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Eating right to arm you & your family's immune system this winter

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Arm your family's immune system this winter


Along with chilly temperatures, winter brings a variety of bugs, often leaving us and our family feeling run down or completely knocked over by colds and flu. It is not just your kids you need to ensure don't get sick...it is you too! Luckily, there are things you can do to help boost your immunity and keep the bugs at bay.

Although there are no quick fixes to prevent colds and flu from striking there are steps you can take to ensure you and your family's immune system is at peak performance. Some of the basics are to:

-       Wash your hands regularly
-       Avoid close contact with those that are already sick
-       Keep surfaces clean
-       Follow good food safety practices
-       Consider getting a flu shot
-       Get enough sleep
-       Make sure you get regular exercise

Nutrition and the role it plays
While there is no direct evidence that catching a cold or the flu is related to our diet, nutrition is essential for maintaining the body’s immune function. There are a variety of nutrients in food that can boost the immune system. You can find these immune-boosting nutrients in...

Vitamin A
Found in: eggs, milk, and orange/yellow fruits and vegies

Vitamin B6
Found in: meat, whole grains, vegetables

Vitamin C
Found in: citrus fruit, kiwifruit, berries, capsicum and broccoli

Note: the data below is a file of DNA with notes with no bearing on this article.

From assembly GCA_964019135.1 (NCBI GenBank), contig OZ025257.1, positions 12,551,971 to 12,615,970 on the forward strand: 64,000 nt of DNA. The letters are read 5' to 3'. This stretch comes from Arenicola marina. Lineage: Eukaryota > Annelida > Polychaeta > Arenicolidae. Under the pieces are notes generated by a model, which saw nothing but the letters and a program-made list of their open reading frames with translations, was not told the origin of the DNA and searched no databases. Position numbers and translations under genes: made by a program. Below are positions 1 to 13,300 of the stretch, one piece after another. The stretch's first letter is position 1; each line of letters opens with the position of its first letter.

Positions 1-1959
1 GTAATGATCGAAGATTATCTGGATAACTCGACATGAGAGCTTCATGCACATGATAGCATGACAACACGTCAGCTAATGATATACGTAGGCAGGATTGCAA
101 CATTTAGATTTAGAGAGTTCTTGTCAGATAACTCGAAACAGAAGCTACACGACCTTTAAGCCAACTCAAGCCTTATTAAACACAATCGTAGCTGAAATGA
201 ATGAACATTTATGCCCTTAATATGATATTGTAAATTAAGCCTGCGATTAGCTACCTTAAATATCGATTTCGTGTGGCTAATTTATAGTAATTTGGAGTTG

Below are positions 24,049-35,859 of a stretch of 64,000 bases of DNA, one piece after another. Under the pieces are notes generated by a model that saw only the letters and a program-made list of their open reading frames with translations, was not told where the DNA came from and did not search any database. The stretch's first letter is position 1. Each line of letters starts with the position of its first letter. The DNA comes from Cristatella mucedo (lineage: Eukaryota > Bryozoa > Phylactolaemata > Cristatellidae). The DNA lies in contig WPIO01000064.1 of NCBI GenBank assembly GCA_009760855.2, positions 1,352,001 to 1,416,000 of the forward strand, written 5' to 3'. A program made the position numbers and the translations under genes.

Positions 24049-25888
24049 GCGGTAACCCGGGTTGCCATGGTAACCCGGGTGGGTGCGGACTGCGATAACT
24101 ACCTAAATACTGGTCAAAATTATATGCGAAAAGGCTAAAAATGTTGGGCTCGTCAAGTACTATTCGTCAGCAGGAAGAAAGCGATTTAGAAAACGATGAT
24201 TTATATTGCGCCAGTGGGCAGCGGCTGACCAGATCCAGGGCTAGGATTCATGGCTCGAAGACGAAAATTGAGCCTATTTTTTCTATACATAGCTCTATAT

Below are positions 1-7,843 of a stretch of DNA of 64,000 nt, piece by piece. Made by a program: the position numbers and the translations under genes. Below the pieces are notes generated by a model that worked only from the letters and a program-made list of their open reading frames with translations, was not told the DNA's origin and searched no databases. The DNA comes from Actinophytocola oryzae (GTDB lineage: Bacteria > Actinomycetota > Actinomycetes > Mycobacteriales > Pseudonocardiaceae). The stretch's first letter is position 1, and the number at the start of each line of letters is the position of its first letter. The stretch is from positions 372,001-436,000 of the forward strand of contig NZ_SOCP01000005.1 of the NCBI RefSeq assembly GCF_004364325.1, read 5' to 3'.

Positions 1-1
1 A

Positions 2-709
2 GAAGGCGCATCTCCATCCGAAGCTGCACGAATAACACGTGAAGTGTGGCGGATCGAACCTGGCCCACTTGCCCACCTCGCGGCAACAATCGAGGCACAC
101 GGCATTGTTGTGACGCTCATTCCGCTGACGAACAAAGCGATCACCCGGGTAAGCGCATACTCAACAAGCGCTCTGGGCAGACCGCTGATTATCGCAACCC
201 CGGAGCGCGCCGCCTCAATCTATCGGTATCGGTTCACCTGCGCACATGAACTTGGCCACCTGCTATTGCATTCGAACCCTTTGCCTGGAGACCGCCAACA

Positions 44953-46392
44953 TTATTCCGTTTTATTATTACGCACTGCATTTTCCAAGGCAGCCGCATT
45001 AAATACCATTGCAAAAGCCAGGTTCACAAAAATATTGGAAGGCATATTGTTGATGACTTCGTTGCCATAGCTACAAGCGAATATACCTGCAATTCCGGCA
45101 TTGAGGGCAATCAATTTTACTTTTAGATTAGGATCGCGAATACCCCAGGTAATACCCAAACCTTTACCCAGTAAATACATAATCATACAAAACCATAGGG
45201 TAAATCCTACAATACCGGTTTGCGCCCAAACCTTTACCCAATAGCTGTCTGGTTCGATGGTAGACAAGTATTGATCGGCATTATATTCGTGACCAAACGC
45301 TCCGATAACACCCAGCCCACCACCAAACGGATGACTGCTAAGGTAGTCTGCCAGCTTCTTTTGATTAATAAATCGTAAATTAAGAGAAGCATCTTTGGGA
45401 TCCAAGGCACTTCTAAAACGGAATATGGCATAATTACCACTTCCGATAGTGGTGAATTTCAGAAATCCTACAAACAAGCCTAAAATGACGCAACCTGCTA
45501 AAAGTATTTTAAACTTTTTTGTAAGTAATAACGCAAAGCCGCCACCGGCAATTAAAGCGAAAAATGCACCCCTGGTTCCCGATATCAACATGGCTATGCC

Vitamin E
Found in: nuts, grains, vegetable oils and wheat germ

Selenium
Found in: brazil nuts, seafood, meat and poultry

Zinc
Found in: lean meats and shell-fish, dairy products (choose low-fat), whole grains, beans and nuts

Probiotics
Found in: fermented dairy products such as yoghurt
There are some commonly talked about remedies for colds and flu. Echinacea is a herbal remedy often recommended. However, there is controversy over whether or not it is effective and more research is required. Garlic has been shown to help reduce the duration of colds and prevent their onset. Try to include garlic in cooking on a regular basis. And I’m sure you’ve all heard the old saying “Feed a cold, starve a fever”? This one happens to be supported by scientific evidence. However, it is likely to be more relevant for fevers caused by bacterial infections as opposed to fevers caused by viral infections (the flu).

Fluid
Another aspect of nutrition not to be overlooked is your fluid intake. Keeping well hydrated is crucial for easing the symptoms of colds and flu as it prevents the throat and nose lining from drying out. Warm fluids are especially helpful as they can help moisten your throat and loosen mucus. Honey drinks have been shown to ease coughing. Try to drink at least 8 glasses of fluid each day.

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